Big milestone, you guys. I got TWO questions since setting up my contact page last week. This necessitates (drumroll) a mailbag post!
Question from a reader on learning callbacks:
Thanks so much for detailing your thoughts and preparation!
How did you further practice callback functions? I have my interview with HR in a week and I feel I still need some practice with them.
The best way to practice is to find someone (if you are at university, this should definitely be doable) who can sit down with you while you code, and give you guidance and feedback. At least, that's what worked best for me.
I sat down with a friend and worked through writing the
reduce function, using the
each function as a callback. That is when I finally understood what I was doing.
For studying the underscore functions (reduce, each, map, etc) in particular, I found that lodash (a superset of underscore) has a more intuitive way of writing the code. You can see how they implemented collection functions like
reduce by browsing their documentation, or just by opening up the console while on the lodash site and running
Good luck and don't give up. If this is something you really want to do, you will be able to make it happen.
Question on finding a mentor online:
I was wondering about how would one go about finding a good mentor if they don't live in a city where tech is a big deal. Since I doubt any senior person in the Baton Rouge, LA area is hugely into the web(python especially) I know I would have to find a mentor online, but how?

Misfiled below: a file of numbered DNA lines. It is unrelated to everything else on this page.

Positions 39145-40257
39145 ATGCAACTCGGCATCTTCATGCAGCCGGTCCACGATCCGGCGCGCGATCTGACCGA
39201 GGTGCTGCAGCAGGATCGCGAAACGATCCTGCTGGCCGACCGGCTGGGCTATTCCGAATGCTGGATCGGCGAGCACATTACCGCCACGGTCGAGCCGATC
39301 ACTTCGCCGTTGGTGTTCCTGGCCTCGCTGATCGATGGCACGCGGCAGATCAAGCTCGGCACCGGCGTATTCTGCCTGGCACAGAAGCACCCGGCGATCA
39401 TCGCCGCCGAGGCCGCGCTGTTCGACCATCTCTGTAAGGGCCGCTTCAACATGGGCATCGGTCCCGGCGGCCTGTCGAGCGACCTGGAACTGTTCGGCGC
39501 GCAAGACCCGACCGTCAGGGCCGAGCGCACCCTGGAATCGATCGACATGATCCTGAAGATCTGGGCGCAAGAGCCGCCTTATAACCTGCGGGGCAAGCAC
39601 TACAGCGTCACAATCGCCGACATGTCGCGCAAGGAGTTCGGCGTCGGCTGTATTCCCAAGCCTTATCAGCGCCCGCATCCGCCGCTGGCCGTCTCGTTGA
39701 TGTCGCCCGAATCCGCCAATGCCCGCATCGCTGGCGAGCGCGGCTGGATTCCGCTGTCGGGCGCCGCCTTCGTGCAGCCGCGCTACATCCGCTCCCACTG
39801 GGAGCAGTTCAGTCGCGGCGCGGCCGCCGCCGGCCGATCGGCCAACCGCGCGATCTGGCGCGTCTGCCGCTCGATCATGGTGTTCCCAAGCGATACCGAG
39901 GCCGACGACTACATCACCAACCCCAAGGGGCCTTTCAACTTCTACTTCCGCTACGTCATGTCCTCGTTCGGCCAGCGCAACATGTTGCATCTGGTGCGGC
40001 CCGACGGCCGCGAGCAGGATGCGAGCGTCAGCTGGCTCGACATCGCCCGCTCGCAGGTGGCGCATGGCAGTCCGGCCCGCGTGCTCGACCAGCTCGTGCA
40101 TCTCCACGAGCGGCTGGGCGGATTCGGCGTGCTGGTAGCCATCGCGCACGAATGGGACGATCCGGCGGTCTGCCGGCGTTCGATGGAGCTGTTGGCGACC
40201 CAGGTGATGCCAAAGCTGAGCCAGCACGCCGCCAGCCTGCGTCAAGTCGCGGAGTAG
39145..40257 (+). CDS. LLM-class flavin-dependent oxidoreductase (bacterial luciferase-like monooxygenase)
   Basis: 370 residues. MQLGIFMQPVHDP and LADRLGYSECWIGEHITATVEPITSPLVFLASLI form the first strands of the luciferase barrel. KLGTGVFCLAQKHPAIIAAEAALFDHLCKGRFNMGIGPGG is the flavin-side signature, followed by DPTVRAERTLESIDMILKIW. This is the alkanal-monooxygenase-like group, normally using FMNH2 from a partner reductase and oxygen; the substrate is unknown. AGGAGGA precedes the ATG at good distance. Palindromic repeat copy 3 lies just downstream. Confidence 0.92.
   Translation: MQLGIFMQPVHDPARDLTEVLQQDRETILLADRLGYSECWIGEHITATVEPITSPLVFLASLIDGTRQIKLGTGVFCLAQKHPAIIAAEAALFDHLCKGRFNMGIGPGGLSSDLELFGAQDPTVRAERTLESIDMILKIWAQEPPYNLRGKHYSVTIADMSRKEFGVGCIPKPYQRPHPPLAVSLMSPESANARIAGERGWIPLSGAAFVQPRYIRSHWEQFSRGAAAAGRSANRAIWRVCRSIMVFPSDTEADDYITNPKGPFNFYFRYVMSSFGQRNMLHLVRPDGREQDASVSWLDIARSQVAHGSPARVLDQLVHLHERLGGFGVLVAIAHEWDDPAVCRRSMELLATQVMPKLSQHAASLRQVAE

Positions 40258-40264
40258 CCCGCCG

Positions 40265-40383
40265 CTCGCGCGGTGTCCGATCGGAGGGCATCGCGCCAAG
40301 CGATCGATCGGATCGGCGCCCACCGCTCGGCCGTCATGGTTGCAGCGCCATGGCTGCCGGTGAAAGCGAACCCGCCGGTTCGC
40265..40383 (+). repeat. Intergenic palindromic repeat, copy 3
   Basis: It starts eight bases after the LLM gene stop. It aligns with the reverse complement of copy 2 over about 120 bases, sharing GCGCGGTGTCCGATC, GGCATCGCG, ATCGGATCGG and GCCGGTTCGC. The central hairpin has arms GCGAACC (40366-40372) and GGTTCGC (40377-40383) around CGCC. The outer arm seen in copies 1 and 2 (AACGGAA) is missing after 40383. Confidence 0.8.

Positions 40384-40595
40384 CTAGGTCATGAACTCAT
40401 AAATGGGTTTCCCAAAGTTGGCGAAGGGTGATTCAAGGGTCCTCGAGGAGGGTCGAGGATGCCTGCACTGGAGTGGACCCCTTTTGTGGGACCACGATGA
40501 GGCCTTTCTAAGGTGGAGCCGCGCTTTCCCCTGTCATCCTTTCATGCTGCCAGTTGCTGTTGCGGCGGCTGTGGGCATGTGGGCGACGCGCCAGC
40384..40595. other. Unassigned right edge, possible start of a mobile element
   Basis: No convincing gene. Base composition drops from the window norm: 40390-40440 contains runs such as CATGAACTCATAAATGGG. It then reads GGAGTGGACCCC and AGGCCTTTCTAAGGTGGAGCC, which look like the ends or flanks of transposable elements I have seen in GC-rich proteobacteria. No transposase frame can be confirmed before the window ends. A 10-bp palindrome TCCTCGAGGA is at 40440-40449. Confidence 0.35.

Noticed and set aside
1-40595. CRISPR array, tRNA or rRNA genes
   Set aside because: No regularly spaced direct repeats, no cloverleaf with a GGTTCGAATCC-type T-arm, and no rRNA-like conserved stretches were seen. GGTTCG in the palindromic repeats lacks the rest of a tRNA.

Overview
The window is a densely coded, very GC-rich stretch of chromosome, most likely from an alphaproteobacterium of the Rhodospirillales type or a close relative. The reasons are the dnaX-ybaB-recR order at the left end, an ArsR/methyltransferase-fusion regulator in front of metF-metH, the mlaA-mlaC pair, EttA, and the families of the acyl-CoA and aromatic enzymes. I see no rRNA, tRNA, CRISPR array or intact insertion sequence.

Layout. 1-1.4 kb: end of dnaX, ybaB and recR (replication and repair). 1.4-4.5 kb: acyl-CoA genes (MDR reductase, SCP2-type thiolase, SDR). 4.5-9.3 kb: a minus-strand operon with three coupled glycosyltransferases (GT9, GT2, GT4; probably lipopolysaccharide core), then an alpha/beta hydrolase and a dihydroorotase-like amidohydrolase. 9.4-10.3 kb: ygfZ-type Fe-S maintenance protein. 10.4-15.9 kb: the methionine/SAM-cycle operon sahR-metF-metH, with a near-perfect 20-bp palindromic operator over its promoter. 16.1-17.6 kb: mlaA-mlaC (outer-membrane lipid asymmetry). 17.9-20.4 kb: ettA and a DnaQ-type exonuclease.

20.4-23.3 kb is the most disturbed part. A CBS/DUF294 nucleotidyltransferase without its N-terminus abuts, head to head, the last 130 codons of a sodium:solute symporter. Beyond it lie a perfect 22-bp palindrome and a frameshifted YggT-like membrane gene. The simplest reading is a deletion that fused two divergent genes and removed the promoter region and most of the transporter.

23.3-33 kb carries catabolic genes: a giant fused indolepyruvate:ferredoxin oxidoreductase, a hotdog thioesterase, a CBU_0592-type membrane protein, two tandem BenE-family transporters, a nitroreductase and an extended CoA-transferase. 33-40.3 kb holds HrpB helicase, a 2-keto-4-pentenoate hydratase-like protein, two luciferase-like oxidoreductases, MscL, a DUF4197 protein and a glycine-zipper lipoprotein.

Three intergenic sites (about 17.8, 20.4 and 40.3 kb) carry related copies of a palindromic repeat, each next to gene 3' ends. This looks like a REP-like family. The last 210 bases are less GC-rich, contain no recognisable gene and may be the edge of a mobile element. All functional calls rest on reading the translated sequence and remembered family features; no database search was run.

It is very hard to find a mentorship from scratch, I agree. Instead, I would look for meetups (meetup.com) in your area, or, if you're able to travel a bit, in the nearest major city.
Then go for a smaller goal of just finding a study buddy who is more of a peer vs. a senior dev.
Ultimately, I think a study buddy is more useful than a mentor when you're starting out in programming (if that is indeed the case for you). You can learn from people you admire online by following their blogs, tweets, LinkedIn articles, and Github activity. But when you're starting out, nothing beats having someone to slog through problems together, and to help keep you accountable.
If you are looking for more structure, Udacity has a Nanodegree program that you might be interested in. It is $$ though ($200/mo). They do provide Coaches and a private community forum for support, so it kind of gives you that mentorship feeling. They also give you code review and feedback on projects, and that can be really helpful when you're learning. [Full disclosure: I work for Udacity, but I do not benefit financially from new sign-ups or anything like that.]